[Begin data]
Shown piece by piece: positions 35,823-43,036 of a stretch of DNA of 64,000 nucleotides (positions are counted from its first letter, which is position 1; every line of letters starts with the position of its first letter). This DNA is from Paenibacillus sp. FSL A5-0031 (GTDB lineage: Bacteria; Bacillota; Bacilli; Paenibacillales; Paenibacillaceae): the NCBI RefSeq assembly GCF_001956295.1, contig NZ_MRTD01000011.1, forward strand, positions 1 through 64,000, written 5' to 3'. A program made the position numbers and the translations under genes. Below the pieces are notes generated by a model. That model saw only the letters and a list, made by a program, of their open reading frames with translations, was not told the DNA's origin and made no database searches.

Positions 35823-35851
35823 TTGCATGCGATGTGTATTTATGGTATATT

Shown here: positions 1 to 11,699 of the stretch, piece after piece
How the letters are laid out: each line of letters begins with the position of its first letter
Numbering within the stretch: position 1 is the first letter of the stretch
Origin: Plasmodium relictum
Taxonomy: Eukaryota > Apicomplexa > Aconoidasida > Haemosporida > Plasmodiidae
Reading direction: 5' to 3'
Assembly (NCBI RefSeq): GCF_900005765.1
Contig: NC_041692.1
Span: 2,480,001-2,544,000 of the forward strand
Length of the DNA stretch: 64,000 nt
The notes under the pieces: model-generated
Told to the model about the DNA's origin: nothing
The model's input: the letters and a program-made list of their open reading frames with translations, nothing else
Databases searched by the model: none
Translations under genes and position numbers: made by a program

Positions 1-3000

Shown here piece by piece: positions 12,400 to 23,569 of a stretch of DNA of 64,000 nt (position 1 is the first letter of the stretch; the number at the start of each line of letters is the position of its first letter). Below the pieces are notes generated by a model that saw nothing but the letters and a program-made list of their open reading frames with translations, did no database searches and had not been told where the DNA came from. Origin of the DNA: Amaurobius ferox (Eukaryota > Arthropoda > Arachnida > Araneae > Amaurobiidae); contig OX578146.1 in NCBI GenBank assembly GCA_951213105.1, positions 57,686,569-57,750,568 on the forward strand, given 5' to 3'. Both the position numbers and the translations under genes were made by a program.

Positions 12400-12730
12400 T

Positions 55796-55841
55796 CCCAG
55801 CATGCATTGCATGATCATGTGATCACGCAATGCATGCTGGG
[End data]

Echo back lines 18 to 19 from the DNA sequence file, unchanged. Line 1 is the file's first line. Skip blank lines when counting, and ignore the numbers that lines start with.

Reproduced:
Translations under genes and position numbers: made by a program

Positions 1-3000